factor of vulnerability is poverty.
One-quarter of Peru's population of
29 million is rural, and 70 percent of people in rural areas are poor.
Pintado said it is essential for
local, regional and national authorities to recognise that when talking about
climate change, it is necessary to ask how the phenomenon affects women,
collect data on what is happening in that respect in different regions of the
country, and then start adopting measures.
"When for example a government
official says ‘we are going to evaluate the damage caused to homes by
flooding,’ they have to include the damages suffered by women and ensure that
the actions carried out will benefit our quality of life," she said.
These and other proposals from
women’s organisations in eight regions in Peru have been compiled in a national
The content of the agenda of rural,
Andean and Amazon women of Peru will be shared at an international meeting to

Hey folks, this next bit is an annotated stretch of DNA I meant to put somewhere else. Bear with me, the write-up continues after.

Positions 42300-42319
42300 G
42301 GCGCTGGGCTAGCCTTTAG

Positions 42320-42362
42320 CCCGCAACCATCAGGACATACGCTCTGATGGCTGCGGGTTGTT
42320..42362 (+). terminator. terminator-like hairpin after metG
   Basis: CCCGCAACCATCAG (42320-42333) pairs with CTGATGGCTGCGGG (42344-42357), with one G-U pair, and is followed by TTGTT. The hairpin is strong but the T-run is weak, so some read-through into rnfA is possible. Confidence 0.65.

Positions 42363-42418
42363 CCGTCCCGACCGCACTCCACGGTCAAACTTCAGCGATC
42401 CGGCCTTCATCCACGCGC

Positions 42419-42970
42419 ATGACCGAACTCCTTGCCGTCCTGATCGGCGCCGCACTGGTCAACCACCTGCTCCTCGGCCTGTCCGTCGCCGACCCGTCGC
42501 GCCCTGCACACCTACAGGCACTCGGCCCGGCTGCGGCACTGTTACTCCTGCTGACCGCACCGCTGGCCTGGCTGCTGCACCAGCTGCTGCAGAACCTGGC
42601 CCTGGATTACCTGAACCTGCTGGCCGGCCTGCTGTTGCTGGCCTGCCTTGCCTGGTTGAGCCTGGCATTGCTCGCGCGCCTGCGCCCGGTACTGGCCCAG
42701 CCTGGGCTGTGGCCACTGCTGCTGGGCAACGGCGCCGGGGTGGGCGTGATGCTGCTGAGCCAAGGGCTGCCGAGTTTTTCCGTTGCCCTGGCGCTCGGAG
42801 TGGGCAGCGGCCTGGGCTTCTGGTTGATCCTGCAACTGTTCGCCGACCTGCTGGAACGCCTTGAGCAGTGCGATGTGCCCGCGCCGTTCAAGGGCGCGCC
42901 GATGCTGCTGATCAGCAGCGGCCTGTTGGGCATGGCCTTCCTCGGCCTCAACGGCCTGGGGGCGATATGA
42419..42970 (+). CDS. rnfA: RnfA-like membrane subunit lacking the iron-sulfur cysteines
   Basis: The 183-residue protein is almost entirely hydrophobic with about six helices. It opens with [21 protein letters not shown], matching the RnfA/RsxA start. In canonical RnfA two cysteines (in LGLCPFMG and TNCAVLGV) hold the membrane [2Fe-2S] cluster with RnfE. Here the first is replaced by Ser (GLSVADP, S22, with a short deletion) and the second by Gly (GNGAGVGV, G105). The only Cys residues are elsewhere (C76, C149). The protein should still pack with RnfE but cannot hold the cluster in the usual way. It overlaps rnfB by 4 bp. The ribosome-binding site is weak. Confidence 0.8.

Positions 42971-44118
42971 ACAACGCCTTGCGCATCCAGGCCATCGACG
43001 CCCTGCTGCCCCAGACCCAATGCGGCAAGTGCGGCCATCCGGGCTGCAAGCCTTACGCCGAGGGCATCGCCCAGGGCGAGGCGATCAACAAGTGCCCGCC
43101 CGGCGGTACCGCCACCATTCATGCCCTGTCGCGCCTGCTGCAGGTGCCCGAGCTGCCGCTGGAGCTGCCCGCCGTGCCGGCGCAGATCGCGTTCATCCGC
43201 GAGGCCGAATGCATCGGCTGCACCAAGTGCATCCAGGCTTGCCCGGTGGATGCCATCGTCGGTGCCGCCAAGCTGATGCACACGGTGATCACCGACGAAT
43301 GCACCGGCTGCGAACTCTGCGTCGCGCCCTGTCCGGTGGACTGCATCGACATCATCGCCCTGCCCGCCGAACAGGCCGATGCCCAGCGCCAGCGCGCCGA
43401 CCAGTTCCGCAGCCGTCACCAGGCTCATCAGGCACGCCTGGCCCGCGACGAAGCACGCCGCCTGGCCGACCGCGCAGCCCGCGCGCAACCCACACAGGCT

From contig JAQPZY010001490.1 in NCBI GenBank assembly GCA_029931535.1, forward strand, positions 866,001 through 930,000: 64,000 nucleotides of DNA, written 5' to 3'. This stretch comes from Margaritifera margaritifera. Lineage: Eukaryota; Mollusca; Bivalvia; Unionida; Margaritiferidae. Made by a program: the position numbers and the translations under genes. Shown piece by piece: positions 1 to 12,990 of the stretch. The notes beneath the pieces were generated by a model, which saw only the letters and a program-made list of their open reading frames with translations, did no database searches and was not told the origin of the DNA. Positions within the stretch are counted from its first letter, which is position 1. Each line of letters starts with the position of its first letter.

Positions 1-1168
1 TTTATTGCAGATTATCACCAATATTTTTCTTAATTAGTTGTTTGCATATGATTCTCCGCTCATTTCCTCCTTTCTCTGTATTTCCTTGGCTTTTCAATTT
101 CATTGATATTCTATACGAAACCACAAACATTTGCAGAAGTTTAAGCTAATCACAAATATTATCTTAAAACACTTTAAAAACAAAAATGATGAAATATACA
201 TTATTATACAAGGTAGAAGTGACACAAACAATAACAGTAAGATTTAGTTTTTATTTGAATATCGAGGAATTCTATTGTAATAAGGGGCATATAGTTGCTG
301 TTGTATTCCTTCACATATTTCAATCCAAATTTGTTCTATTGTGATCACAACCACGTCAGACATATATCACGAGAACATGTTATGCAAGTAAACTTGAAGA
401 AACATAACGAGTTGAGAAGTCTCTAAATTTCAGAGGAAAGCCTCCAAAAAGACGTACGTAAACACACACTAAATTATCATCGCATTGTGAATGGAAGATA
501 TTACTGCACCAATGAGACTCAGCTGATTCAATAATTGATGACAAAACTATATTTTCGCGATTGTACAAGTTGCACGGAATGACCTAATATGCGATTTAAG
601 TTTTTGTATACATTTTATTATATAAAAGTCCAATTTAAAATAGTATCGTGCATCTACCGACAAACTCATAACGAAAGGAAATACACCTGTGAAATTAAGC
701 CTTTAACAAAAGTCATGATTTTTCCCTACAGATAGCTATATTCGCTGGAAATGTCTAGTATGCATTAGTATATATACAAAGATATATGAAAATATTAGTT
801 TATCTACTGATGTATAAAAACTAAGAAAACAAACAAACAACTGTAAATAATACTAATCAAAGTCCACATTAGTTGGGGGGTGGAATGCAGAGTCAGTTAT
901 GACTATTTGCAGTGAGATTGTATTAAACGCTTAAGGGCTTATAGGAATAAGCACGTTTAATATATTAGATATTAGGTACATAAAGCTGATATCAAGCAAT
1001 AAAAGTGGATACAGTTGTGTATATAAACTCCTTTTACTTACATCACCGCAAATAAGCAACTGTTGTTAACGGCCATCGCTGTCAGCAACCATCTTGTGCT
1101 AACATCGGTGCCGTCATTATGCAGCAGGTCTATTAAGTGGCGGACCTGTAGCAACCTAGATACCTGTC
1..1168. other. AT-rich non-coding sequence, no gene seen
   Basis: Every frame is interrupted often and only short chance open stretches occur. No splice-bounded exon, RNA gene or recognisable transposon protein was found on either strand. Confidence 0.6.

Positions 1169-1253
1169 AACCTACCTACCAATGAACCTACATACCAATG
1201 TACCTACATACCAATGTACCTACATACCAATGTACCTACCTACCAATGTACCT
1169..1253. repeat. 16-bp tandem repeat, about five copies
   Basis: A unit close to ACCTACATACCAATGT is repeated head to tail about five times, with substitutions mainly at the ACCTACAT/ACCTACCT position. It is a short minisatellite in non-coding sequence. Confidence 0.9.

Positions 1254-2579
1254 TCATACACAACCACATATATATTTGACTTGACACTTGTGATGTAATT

be held Mar. 5-9 in Santo Domingo de los Tsáchilas, in northwest Ecuador.
The third meeting of rural women of
Latin America and the Caribbean is organised by a network of organisations and
activists throughout the region, which was created in 1990 during the Fifth
Latin American and Caribbean Feminist Meeting, to give rural women a stronger
voice and give a boost to their proposals and actions in the region.
The Peruvian agenda, to which IPS
had access ahead of its release, highlights three aspects related to the
exercise of women’s individual and collective rights: violence, food security
and sovereignty, and climate change.
The proposals are addressed to
government authorities, and include a call for compliance with the law on equal
opportunities between men and women, and the implementation of a national
agricultural policy with an emphasis on small-scale agriculture.
Published by: Magne Ove Varsi